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Defending the voice of dissent

Dissent is today being labelled as anti-national. The essence of freedom and democracy is dissent. In countries that say there is no dissent, there is no freedom. In a democratic society, the need to accept difference of opinion is an essential ingredient of plurality. Dissent as a right has been accepted by the Supreme Court under right of the freedom of speech. In 1950, the People of India gave themselves a Constitution that promised to secure to all citizens, inter alia, “liberty of thought, expression, belief, faith and worship.” This was given a concrete shape by the specific rights guaranteed by Articles 19 and 25 and the associated framework ensuring their implementation. The past six-and-a-half decades have witnessed the manner, and the extent, of their actualisation.
The quest for correctives often found expression through assertions relating to freedom of expression and its concomitant, the concept of dissent. It is concept that contains within it the democratic right to object, oppose, protest and even resist. Cumulatively it can be defined as the unwillingness in an individual or group to cooperate with an established authority, social, cultural or governmental. In that sense, it is associated with critical thinking since, as Albert Einstein put it, “blind faith in authority is the greatest enemy of truth”.
In a democratic society, the need to accept difference of opinion is an essential ingredient of plurality. In that sense, the right of dissent also becomes the duty of dissent since tactics to suppress dissent tend to diminish the democratic essence. In a wider sense, the expression of dissent can and does play a role in preventing serious mistakes arising out of what has been called “social cascades” and “group polarisation,” which act as deterrents on free expression of views or sharing of information.
In the globalising world of today and in most countries having a democratic fabric, the role of civil society in the articulation of dissent has been and continues to be comprehensively recognized. Nothing is more fatal for disagreements and dissent than the idea that all of it can be reduced to hidden external agendas. The idea that anyone who disagrees with my views must be the carrier of someone else’s subversive agenda is, in some ways, deeply anti-democratic. It does away with the possibility of genuinely good faith disagreement. It denies equal respect to citizens because it absolves you of taking their ideas seriously.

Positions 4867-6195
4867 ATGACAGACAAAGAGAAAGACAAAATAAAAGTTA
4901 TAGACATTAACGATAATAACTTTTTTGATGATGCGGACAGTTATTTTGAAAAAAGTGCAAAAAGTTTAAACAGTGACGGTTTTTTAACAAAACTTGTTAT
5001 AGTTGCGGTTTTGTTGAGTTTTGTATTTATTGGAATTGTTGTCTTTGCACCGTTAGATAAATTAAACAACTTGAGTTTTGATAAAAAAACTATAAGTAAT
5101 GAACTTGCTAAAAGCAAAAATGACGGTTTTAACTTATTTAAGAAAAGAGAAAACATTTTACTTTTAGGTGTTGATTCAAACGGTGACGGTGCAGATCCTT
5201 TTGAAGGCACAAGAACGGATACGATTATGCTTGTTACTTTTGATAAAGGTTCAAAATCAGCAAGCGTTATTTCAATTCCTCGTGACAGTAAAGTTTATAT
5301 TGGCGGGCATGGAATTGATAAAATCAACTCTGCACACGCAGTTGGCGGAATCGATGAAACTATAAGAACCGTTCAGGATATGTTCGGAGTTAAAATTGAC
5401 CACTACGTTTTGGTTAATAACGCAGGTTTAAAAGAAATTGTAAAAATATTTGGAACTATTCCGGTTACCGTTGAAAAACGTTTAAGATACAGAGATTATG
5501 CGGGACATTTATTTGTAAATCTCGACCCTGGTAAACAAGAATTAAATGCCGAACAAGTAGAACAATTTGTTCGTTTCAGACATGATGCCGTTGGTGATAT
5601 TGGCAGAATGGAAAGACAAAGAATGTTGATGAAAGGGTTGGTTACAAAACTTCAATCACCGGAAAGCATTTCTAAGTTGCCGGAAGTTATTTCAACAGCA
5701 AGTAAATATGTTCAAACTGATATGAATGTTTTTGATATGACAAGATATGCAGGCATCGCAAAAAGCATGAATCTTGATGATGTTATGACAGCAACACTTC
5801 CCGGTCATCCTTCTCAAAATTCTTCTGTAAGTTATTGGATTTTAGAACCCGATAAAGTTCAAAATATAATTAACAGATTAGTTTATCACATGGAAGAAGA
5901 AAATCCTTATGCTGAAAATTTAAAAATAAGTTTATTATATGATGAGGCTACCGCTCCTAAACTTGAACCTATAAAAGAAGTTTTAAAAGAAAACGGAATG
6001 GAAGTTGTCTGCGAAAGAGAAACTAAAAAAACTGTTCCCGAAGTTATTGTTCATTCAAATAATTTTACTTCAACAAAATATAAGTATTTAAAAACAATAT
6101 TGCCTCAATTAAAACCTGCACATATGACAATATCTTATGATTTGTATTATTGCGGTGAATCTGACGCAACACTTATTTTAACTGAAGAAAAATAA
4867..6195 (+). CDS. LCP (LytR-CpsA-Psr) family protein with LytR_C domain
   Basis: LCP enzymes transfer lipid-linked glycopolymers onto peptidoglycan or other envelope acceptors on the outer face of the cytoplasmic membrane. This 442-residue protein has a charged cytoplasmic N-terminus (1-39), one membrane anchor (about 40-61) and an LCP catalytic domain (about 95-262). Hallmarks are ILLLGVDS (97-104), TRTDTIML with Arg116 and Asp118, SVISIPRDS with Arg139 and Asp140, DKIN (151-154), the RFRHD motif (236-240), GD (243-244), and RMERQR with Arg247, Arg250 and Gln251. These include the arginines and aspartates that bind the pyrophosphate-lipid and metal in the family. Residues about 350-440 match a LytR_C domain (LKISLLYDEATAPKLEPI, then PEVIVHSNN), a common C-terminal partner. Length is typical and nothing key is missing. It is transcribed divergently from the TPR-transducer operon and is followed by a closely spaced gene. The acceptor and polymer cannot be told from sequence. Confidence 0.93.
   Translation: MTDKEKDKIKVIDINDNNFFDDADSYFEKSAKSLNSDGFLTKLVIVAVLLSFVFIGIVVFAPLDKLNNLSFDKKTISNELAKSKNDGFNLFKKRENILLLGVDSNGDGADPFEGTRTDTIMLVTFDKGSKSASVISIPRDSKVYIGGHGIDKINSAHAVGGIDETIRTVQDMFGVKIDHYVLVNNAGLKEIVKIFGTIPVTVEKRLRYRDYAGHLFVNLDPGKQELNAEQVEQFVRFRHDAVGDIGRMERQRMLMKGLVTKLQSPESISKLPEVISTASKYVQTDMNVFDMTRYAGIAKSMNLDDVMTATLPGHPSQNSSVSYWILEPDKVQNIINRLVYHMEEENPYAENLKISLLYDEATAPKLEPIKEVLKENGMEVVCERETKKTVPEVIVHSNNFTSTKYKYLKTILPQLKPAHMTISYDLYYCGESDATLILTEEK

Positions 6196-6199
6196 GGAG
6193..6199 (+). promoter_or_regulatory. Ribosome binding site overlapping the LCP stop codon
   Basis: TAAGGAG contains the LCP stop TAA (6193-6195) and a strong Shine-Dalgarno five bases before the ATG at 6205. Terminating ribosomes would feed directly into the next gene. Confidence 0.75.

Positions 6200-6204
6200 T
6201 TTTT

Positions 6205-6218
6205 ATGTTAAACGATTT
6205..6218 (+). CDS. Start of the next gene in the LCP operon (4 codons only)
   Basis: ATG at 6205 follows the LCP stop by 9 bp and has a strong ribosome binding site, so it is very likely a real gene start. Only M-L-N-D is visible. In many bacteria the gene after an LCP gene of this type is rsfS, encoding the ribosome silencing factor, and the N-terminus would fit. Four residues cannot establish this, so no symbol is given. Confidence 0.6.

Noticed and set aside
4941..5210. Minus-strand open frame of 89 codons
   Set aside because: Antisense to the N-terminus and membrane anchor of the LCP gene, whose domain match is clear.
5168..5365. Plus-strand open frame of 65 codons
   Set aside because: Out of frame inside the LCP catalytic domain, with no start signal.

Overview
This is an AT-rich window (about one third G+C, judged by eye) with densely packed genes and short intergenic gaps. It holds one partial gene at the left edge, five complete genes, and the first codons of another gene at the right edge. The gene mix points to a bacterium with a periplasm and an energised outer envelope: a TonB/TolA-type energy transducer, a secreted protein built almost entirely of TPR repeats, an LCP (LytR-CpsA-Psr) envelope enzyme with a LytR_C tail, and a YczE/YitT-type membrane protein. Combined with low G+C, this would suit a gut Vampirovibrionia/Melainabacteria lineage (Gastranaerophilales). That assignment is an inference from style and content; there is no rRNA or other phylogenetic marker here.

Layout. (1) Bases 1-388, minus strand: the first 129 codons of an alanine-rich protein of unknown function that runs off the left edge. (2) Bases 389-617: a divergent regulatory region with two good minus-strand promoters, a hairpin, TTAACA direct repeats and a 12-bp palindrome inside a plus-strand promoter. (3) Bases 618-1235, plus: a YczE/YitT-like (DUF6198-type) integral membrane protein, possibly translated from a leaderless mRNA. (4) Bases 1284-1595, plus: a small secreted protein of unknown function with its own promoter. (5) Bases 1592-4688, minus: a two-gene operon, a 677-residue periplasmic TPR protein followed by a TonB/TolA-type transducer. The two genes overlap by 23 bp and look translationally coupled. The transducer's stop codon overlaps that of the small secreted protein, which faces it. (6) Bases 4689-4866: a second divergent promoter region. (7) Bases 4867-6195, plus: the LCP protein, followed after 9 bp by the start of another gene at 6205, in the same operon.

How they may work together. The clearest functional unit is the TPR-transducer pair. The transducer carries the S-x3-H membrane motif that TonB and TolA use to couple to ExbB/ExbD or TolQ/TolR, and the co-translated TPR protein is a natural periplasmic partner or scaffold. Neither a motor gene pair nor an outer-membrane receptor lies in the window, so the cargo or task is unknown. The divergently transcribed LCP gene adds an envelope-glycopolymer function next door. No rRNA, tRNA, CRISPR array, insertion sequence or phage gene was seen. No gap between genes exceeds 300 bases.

“Dissent is the safety valve of democracy. If dissent is not allowed, then the pressure cooker may burst.” These words by Justice D Y Chandrachud, part of a three-judge bench of the Supreme Court headed by Chief Justice Dipak Misra, which last week ordered that five human rights activists arrested by Pune police on charges of involvement in the Bhima-Koregaon violence, be kept under house arrest, have gained big importance at a time when protests and voices against the establishment are heard in increased decibels across the country.
The order stayed the police’s attempts to move them to Pune amid growing protests. The apex court also issued notices to the Union and Maharashtra governments, seeking their replies and observed that those arrested are prominent rights activists, professors and lawyers. The SC ordered the five activists to be kept under house arrest till 6 September. Till now, no credible evidence has come to light that these HR activists intended to either engage in or incite violence-provisos integral to a charge of sedition. It is her case that they only reiterated what millions of downtrodden and suppressed people have been demanding.
The fact is that over the last two decades the market-friendly policies have come to dominate the Indian ruling class concerns, and the expression of any views whatsoever inimical to those policies or their consequences for the vast mass of Indians has been tended to be seen as anti-national activity. Recently, over 100 military veterans in an open letter to the powers that be, said, “Dissent is not treason. In fact, it’s the essence of democracy.” In an attempt to speak against the “clamp down on free speech and the all-pervasive climate of fear, intimidation, hate, and suspicion”, nearly 114 veterans wrote a letter to Prime Minister Modi stating their dismay at the divisiveness and current state of affairs of our country.
“We can no longer look away. We would be doing a disservice to our country if we do not stand up and speak for the liberal and secular values that our Constitution espouses. Our diversity is our greatest strength,” they said.